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Originally published May 24, 2013 at 6:02 AM | Page modified May 24, 2013 at 6:03 AM

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This Week in the Civil War

This Week in The Civil War, for week of Sunday, May 26: Fighting for control of the lower Mississippi River.

The Associated Press

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This Week in The Civil War, for week of Sunday, May 26: Fighting for control of the lower Mississippi River.

Union forces acted this week in 1863 in a coordinated onslaught against Confederates holding Port Hudson, La., bidding to dislodge them while Ulysses S. Grant ratcheted up his offensive against the heavily fortified city of Vicksburg, further up the Mississippi River. The Union on May 27, 1863, unleashed assaults on Confederate fortifications at Port Hudson, only to be pushed back. Federal fighters then lapsed into a siege at Port Hudson that would last for several weeks before Union fighters would again try - and fail - with another assault in mid-June. It wouldn't be until early July 1863 when Grant's Union fighters had forced the surrender of the Confederate garrison at Vicksburg, Miss., before Port Hudson would capitulate. The fighting in Louisiana and Mississippi marked a new chapter in the war as Grant sought would assert Union control over the entire Mississippi River through the Deep South to federally held New Orleans.

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This Week in The Civil War, for week of Sunday, June 2: Union offensive continues on the Mississippi River.

Union forces 150 weeks ago during the Civil War continued raining cannon shot and rifle fire down Confederates ensconced behind defensive works at Port Hudson, La. For 48 days the siege of the enemy garrison at Port Hudson would go on even as Union forces sought to dislodge Confederates defending Vicksburg, Miss. In May and June of 1863, Union Maj. Gen. Ulysses S. Grant mounted the prolonged siege of Vicksburg, a city on bluffs overlooking the Mississippi River. Grant knew that taking control of the Mississippi River's entire lower stretch was a major key to splitting the Confederacy and turning the momentum of war to the Union side. Ultimately Grant would succeed in that operation, eventually forcing the capitulation of Vicksburg on July 4, 1863, and inducing the surrender of Port Hudson days later. His military achievements along the Mississippi also would serve to catapult Grant to the post of general-in-chief of the Union armies.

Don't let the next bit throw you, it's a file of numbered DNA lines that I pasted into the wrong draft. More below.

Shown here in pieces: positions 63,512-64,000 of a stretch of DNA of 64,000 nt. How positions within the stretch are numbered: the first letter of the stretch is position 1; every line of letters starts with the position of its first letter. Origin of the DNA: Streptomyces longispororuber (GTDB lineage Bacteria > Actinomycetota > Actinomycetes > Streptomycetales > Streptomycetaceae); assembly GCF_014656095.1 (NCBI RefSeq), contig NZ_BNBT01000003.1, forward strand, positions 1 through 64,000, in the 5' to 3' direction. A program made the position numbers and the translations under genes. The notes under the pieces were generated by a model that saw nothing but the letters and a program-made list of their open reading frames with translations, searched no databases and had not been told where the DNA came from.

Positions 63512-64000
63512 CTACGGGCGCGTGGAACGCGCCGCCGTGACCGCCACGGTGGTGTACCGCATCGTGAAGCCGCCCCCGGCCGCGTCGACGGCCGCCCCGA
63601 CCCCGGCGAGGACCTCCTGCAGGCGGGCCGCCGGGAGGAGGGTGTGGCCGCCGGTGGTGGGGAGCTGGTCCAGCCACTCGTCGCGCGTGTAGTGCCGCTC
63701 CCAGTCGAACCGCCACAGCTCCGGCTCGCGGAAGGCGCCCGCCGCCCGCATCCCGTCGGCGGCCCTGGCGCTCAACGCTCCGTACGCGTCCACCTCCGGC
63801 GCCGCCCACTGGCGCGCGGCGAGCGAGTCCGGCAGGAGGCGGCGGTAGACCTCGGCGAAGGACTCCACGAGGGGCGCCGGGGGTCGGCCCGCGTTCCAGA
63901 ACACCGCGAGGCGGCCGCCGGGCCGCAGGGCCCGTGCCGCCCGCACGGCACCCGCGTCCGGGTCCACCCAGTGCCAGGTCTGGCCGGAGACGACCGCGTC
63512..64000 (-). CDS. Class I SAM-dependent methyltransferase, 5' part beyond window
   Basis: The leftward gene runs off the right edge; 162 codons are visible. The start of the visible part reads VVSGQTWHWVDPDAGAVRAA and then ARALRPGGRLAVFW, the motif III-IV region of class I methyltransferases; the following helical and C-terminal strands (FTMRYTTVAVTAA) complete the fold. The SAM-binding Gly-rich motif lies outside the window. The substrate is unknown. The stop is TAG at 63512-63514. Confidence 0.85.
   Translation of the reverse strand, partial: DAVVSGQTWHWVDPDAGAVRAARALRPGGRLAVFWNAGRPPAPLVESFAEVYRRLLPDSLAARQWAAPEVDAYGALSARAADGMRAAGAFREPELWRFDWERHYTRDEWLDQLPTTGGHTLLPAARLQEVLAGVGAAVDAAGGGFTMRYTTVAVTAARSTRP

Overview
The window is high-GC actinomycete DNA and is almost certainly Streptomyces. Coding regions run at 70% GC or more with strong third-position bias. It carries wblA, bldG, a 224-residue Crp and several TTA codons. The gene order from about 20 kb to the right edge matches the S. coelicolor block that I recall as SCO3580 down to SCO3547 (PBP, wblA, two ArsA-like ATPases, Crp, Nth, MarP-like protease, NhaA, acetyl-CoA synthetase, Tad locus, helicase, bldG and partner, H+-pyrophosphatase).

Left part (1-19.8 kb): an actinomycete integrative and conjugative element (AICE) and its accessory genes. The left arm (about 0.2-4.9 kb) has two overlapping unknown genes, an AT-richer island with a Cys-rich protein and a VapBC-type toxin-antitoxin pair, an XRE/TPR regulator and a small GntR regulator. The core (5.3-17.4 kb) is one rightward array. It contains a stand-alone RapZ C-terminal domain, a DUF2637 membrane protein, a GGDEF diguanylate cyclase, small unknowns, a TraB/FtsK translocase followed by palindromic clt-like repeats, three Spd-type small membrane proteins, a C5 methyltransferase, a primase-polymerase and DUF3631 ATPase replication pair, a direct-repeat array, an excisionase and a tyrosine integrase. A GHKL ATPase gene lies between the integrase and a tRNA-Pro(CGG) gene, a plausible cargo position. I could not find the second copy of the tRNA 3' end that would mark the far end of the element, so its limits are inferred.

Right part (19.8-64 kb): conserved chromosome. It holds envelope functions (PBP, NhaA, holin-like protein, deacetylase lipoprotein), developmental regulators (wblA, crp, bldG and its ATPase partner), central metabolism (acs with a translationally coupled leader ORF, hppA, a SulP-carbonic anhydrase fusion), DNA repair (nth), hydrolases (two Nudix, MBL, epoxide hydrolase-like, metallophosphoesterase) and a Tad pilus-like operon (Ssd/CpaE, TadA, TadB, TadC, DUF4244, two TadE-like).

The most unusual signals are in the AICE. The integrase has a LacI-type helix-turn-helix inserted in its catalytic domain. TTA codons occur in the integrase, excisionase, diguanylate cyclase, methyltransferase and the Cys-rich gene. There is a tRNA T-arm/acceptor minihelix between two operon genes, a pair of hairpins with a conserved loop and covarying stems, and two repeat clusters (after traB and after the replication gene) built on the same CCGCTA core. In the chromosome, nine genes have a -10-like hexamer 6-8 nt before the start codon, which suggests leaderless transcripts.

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This Week in The Civil War, for week of Sunday, June 9: Battle of Brandy Station, Va.

While Union forces were besieging points along the lower Mississippi River, Confederate Gen. Robert E. Lee was beginning to look for an opening to strike at the North. On June 9, 1863, Union cavalry corps unleashed a surprise attack on Je.B. Stuart's Confederate cavalry forces at Brandy Station near the Rappahannock River in Virginia. The fighting rage for an entire day and marked the largest battle of the war predominantly pitting cavalry against each other. Though the momentum swung repeatedly from one side to the other, Union fighters failed to detect a major infantry camp of Lee's nearby in Culpeper, Va. The fighting at Brandy Station would mark the prelude to Lee's push northward into Pennsylvania that would culminate in the Battle of Gettysburg in July 1863.

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This Week in The Civil War, for week of Sunday, June 16: Fighting in the Shenandoah Valley.

More fighting rages in Virginia 150 years ago during the Civil War. after the major cavalry battle at Brandy Station, Va., Confederate Gen. Robert E. Lee dispatches a sizable column of soldiers from the Army of Northern Virginia to scatter Union rivals from the Shenandoah Valley. The valley that slants northeastward in the shadow of the Appalachian mountains will in coming weeks become a corridor for Lee to march his army into Pennsylvania, where the pivotal Battle of Gettysburg will be fought in July 1863. Thousands of his troops massed at Winchester, Va., and fighting raged from June 13 to June 15, 1863. All told, hundreds of federal troops eventually surrendered and were captured in what was an important Confederate victory. For Lee, the importance of victory meant the Shenandoah Valley would now be largely clear of Union troops, opening a door for his second invasion of the North and the eventual showdown at Gettysburg.

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